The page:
(Istanbul) – Syrian military attacks on armed opposition groups near the Turkish border hit two displaced persons camps on April 13 and 15, 2016, causing at least 3,000 people to flee, although they were unable to cross the border to safety, Human Rights Watch said today.
Human Rights Watch interviewed camp residents and members of the local civil defense forces, who said there were no fatalities in the camps, near the town of Bidama, though there was damage to tents and other property. A separate attack on a nearby displaced persons camp in late January killed two people and seriously injured three others. Turkey should open its borders to fleeing Syrians who have been forced into these camps near Turkey’s southwest border.
“Under fire even in makeshift border camps, Syrian victims of Turkey’s border pushbacks are paying the price,” said Gerry Simpson, senior refugee researcher at Human Rights Watch. “As the world struggles to end attacks on Syrian civilians, it should at least support Turkey to open its border to people fleeing the conflict, and stop turning them into sitting ducks.”
Over the past three months, displaced Syrians who tried to seek refuge in Turkey were repeatedly pushed back at the border and into insecure border camps in the area. On April 14, Human Rights Watch reported that Turkish border guards enforcing Turkey’s one-year-old border closure shot at Syrians escaping ISIS advances northeast of Aleppo.
The Syrian military should immediately end indiscriminate attacks on civilian areas, and uphold its obligation to take all feasible precautions to avoid killing or injuring civilians, and damaging civilian objects, including camps for displaced people, Human Rights Watch said. Likewise, Turkey should respect its obligations to allow all Syrian civilians fleeing fighting to seek protection in Turkey.
Hossam Zleito, head of the Bidama Syrian Civil Defense, made up of volunteer search and rescue workers, said that on April 13 and 15, the Syrian government struck areas around Bidama, including the Khirmash and Hambushiyah camps, to the northeast of the town. The Syrian government issued no statements on the attacks. On April 18, armed opposition groups announced that they would open a new offensive in the area, known as Jabal al-Akrad (or Kurdish Mountains).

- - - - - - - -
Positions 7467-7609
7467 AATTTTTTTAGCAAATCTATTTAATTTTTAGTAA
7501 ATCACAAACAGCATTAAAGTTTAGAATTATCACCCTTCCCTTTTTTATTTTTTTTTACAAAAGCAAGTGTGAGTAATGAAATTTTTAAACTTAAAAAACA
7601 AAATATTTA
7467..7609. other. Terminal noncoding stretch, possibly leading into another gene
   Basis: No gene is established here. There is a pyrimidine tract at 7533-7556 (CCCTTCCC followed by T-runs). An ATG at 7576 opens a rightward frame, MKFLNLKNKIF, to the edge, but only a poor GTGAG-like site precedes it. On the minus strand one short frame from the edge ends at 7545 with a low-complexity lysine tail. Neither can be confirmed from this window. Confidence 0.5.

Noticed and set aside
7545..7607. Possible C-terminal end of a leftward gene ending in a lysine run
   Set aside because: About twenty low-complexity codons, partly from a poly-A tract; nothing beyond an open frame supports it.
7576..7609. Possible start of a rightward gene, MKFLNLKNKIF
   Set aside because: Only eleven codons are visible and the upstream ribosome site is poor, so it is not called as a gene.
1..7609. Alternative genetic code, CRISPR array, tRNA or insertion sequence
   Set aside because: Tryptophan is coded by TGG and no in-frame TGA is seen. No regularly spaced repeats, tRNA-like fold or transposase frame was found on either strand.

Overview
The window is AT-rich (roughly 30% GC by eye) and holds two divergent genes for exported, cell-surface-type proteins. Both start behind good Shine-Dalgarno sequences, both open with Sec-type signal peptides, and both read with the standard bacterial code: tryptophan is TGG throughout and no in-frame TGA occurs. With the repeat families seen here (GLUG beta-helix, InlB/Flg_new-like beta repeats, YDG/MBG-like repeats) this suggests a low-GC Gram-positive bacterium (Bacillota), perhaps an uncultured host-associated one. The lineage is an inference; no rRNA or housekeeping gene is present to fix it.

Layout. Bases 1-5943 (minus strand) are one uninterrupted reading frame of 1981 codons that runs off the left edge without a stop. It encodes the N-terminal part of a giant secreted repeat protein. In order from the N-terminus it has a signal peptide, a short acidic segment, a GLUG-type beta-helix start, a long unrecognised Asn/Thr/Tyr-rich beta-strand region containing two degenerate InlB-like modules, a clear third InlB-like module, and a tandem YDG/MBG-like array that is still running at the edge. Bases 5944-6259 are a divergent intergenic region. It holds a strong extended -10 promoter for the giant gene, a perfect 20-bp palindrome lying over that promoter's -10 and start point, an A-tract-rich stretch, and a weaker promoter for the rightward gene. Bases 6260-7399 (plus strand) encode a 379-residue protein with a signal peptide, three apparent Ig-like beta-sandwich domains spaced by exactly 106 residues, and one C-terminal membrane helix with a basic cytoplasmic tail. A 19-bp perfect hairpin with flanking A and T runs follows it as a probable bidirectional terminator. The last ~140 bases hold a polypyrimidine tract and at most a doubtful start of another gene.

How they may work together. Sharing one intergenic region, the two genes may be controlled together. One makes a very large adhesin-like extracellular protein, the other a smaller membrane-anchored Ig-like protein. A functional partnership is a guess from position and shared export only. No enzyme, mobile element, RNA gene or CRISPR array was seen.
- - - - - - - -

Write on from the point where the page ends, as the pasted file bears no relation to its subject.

According to humanitarian agencies monitoring the situation, at least 17,000 displaced civilians are in the area.
Syrian government forces’ advances since October 2015 in the Kurdish and Turkmen mountains to the northeast of the Syrian city of Latakia have displaced thousands of people. They have fled to various locations northeast of Latakia, near the Turkish border.
On April 16, Human Rights Watch spoke with five Syrians who had been living in the camps that were attacked the day before, Khirmash and Khabasi, which sheltered 2,000 people. Two Turkish border guard watchtowers overlook the camps.
Two of the witnesses said that Syrian government forces whom they believed were positioned in Ghamam, about 25 kilometers southwest of Bidama, and Ain Ashra, about 10 kilometers southwest of Bidama, started shelling roads near the camps on April 14, including the main roads between Bidama, Ain al-Hur and al-Hanbushiya. Human Rights Watch could not confirm where the attack had been launched.
The camp residents said that on April 15, artillery projectiles landed near both camps and inside Khirmash and that its 1,500 inhabitants had fled to nearby villages or into the hills.
It was early evening and the camp was full of families preparing for prayer and dinner. Suddenly, we heard an explosion near the camp, I think about 50 meters away. All the other explosions the day before and earlier that day were a few kilometers away in the towns, but we were worried. We called the Syrian Civil Defense and we started to evacuate everyone. We took all the women and children to the nearby camp school. About 15 minutes later, another shell landed in the middle the camp and there was a big explosion. Later we found out it landed near a cooking gas canister. After that, about four other shells landed in and very close to the camp. Everyone was very scared.
A member of the Syrian Civil Defense said:
At 6:15 p.m., we received a phone call from some in Khirmash camp who said a shell had landed close by and that everyone was afraid. Four of us went straight to the camp. While we were there another shell landed, this time in the camp. We ran toward the explosion and looked in all the nearby tents to make sure no one was injured. Fortunately everyone had already left and only one of the tents was destroyed.
Over the next hour, we then used as many cars and trucks as we could to get people out of the camp. During that time another four shells landed in the camp and six outside the camp. People were very scared, but fortunately no one was hurt. This morning some of the men came back to pack up their things. They were crying and said their children were now extremely afraid and that they didn’t know where to go.
The camp representatives told Human Rights Watch that the people in the camps were mostly from Bidama, which government forces attacked in early February. Those interviewed said the camp residents had first fled to the Khurbat al Juz-Guvecci border crossing, 10 kilometers northeast of Bidama, but that Turkish border guards had repeatedly denied them entry. They then moved to the Khirmash and Khabasi camps.